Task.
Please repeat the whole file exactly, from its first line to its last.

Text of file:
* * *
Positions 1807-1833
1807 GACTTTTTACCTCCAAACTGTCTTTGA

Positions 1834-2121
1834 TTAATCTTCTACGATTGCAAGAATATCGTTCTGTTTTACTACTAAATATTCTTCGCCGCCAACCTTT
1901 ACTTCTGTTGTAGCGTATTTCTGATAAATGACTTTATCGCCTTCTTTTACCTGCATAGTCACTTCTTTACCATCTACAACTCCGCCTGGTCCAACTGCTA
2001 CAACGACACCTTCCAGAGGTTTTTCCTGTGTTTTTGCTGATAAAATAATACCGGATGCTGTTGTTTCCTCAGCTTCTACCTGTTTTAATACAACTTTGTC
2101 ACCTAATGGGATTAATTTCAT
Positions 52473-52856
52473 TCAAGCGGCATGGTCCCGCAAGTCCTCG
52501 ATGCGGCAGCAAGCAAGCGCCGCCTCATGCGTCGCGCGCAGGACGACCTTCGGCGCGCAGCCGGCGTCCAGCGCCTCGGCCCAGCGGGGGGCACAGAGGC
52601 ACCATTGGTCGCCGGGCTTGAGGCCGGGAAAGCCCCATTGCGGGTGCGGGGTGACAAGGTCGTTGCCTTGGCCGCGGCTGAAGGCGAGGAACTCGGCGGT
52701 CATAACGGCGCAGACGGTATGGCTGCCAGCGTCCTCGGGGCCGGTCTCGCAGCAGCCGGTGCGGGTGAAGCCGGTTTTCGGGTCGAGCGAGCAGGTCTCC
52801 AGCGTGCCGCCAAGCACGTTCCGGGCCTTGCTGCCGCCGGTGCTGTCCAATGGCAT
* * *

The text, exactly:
Positions 1807-1833
1807 GACTTTTTACCTCCAAACTGTCTTTGA

Positions 1834-2121
1834 TTAATCTTCTACGATTGCAAGAATATCGTTCTGTTTTACTACTAAATATTCTTCGCCGCCAACCTTT
1901 ACTTCTGTTGTAGCGTATTTCTGATAAATGACTTTATCGCCTTCTTTTACCTGCATAGTCACTTCTTTACCATCTACAACTCCGCCTGGTCCAACTGCTA
2001 CAACGACACCTTCCAGAGGTTTTTCCTGTGTTTTTGCTGATAAAATAATACCGGATGCTGTTGTTTCCTCAGCTTCTACCTGTTTTAATACAACTTTGTC
2101 ACCTAATGGGATTAATTTCAT
Positions 52473-52856
52473 TCAAGCGGCATGGTCCCGCAAGTCCTCG
52501 ATGCGGCAGCAAGCAAGCGCCGCCTCATGCGTCGCGCGCAGGACGACCTTCGGCGCGCAGCCGGCGTCCAGCGCCTCGGCCCAGCGGGGGGCACAGAGGC
52601 ACCATTGGTCGCCGGGCTTGAGGCCGGGAAAGCCCCATTGCGGGTGCGGGGTGACAAGGTCGTTGCCTTGGCCGCGGCTGAAGGCGAGGAACTCGGCGGT
52701 CATAACGGCGCAGACGGTATGGCTGCCAGCGTCCTCGGGGCCGGTCTCGCAGCAGCCGGTGCGGGTGAAGCCGGTTTTCGGGTCGAGCGAGCAGGTCTCC
52801 AGCGTGCCGCCAAGCACGTTCCGGGCCTTGCTGCCGCCGGTGCTGTCCAATGGCAT